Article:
July 9, 2007

ProJo Against Yacht Center at Quonset

Marc Comtois

The ProJo editorializes against putting a Yacht yard on the spot where a container port would go:

The explanation for the state’s alacrity in welcoming a mega-yacht center: Governor Carcieri, who entered public life by opposing a container port, and some of his followers in the summer yacht-club crowd (some of whom only live in Rhode Island in the summer), will do just about anything to keep out a real port — in this case, by filling the site with the yacht center, or at least the promise of it.

The Island Global Yachting project could, it is said, handle private yachts up to 600 feet long. The Florida-based company would pay the Quonset Development Corporation $120 million to $150 million for the property and hopes to employ 390 to 450 with average salaries around $50,000. It is also negotiating the purchase of an additional 32 acres. That’s not peanuts, and we’d welcome the project if it were located anywhere else. (How about elsewhere at Quonset?)

But it would be a terrific disservice to Rhode Islanders if the Carcieri adminstration were to permanently foreclose the possibility of building a container port...

The rest we know by heart. For some perspective, here's an example of what a generic, two-berth container port would look like (from a study commissioned by the Maine DOT). It would take up about 320 acres to be viable.

Comments, although monitored, are not necessarily representative of the views Anchor Rising's contributors or approved by them. We reserve the right to delete or modify comments for any reason.

I'd rather look at yachts than containers.

Posted by: John at July 9, 2007 3:19 PM

The Projo editorial fails to even address the environmental impact of a port versus the environmental impact of the proposed "yacht-yard".

It also takes the pro-port economic arguments at face value at a time when most east coats ports are losing money.

The Port of New Hampshire recently issued a press release highlighting that it had generating a proft of $1 million. Doesn't sound like much? It does when the Port of Boston reported a loss of $19 million, Philadelphia reported a loss of $12 million and New York/New Jersey reported a loss of $59 million.

A port brings union jobs, so naturally there will be a segment that want to build it, but to blindly support a project without evaluating the environmental and economic impact is foolish.

Posted by: Anthony at July 9, 2007 9:09 PM


Foolish is a good word for it. Obsessive/compulsive would also fit the Projo profile regarding the container port. Have yet to come clean about their real motivation for constant promotion of this idea. Not that it makes much of a difference given the general lack of professionalism seen with this paper in recent years. They're greatly lacking in the credibility department. The fanaticism they express about a Quonset container port makes the case quite nicely.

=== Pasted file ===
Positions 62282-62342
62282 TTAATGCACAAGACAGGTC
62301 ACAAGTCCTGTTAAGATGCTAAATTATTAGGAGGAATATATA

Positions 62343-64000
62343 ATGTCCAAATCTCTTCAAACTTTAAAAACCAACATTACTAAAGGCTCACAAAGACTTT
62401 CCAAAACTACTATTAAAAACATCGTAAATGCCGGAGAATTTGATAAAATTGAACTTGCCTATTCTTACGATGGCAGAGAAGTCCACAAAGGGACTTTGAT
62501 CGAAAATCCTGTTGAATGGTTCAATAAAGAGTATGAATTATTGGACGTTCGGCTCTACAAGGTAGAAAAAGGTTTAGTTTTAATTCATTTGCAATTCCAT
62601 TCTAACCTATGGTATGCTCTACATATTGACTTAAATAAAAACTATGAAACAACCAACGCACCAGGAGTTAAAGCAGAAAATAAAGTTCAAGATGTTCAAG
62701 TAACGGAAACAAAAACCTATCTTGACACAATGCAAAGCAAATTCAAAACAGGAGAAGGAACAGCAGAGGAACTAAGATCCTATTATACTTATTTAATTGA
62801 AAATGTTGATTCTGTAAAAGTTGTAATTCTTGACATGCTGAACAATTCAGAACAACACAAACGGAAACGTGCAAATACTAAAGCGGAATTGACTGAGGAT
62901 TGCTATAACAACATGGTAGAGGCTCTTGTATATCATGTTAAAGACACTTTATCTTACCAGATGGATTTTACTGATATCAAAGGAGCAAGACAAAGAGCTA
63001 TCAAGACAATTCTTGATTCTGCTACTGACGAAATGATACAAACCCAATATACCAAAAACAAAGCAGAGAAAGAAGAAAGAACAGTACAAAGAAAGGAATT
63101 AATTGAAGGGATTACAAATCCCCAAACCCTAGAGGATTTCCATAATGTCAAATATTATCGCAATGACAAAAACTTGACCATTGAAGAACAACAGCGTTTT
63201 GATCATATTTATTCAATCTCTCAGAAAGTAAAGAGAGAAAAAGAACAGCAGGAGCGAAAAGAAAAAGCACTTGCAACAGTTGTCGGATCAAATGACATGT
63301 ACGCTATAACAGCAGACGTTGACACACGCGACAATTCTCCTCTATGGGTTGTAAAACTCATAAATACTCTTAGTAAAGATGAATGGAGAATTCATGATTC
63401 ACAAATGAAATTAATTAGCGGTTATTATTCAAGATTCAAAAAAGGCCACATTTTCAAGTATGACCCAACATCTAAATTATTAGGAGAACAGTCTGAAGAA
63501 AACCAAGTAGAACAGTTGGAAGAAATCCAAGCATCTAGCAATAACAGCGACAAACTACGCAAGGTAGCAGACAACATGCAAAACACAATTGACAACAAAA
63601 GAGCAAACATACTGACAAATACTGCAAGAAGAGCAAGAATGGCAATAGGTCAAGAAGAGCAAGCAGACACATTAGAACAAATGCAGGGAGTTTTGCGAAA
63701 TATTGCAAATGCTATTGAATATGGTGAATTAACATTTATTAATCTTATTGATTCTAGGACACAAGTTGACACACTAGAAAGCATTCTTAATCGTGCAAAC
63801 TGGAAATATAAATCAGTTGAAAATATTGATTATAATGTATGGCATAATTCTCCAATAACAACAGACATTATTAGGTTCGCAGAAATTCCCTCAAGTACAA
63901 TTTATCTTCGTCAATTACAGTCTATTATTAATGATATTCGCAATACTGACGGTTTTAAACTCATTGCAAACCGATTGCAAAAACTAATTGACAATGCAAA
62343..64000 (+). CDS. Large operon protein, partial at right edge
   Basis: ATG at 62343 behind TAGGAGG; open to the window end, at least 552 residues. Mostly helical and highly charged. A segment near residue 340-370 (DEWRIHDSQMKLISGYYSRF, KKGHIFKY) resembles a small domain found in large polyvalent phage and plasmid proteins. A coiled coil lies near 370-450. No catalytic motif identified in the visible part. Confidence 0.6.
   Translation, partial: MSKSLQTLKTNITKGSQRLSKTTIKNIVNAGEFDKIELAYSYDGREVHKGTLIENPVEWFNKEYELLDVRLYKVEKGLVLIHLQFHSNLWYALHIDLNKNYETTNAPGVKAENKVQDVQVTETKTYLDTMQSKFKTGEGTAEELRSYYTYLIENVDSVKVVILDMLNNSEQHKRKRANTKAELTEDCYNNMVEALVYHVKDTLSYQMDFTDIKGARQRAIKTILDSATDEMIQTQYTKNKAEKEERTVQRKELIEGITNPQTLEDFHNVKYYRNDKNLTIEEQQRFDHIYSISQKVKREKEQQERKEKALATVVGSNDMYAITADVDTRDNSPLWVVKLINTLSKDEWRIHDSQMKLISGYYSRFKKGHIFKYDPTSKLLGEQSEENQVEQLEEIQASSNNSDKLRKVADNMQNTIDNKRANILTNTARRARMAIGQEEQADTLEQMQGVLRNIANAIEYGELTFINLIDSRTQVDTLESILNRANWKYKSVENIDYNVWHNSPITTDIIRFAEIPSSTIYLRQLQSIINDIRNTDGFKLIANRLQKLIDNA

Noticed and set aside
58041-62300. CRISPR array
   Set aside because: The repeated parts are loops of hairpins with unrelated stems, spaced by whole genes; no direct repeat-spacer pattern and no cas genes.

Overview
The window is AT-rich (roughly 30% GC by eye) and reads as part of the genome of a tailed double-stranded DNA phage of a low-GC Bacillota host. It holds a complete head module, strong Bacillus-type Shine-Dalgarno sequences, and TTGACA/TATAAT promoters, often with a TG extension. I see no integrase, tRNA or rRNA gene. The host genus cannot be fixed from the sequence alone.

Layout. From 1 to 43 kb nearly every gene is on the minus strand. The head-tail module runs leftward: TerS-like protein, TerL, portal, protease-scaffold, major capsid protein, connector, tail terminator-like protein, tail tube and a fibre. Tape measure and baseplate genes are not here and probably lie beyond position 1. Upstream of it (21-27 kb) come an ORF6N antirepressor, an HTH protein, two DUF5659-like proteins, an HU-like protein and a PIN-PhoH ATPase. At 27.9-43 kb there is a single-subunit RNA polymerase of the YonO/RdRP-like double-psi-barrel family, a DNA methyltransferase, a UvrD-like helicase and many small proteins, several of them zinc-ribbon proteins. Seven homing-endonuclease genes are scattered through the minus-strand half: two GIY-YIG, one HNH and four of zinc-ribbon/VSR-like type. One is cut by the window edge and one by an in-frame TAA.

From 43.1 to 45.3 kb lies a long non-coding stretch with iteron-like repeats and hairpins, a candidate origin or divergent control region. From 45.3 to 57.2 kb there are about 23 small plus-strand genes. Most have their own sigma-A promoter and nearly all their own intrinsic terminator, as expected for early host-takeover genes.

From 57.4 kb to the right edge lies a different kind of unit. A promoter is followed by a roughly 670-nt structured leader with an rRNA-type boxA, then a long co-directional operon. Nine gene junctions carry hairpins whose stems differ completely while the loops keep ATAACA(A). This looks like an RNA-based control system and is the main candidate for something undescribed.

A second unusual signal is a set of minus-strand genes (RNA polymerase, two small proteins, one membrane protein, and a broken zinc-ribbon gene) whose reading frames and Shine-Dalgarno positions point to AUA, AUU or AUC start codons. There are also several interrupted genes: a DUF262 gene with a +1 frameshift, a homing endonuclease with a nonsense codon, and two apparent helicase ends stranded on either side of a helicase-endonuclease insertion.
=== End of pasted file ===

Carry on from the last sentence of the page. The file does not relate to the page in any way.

Posted by: Tim at July 10, 2007 7:21 AM

Exactly, Anthony.

I do agree that, if possible, the proposed yacht center should be placed in a location which does not preclude the addition of a container port, in the event the mythical tenant ever does come forward.

Note to the author of the ProJo editorial: quit trying to create class war where there is none. The biggest opponents to a container port are permanent, full time residents of Rhode Island.

Note Number Two: because contrary to the false image that a few people keep trying to create, the real elites in this state are the heads of the public labor unions and their cronies who infest our government.

Posted by: SusanD at July 10, 2007 8:03 AM

SusanD, great point in identifying who comprises the RI elites. Corporate types associated with the GOP may be the elites in most states, but it's different in RI.

In Ri, the state is the largest employers. Union leaders and prominent Democrats are senior execs. or serve on the boards of the state's largest companies---Montanaro at Blue Cross, Coia at Beacon Mutual, Schweitzer at G Tech are just a few.

Democrats are left in a strange position. They cut special deals with large corporate interests that are friendly to them while still trying to maintain they are "the party of the people" to the average Rhode Islander. It's surprising that the average RI Democrat allows them to get away with it.

Posted by: Anthony at July 10, 2007 1:01 PM
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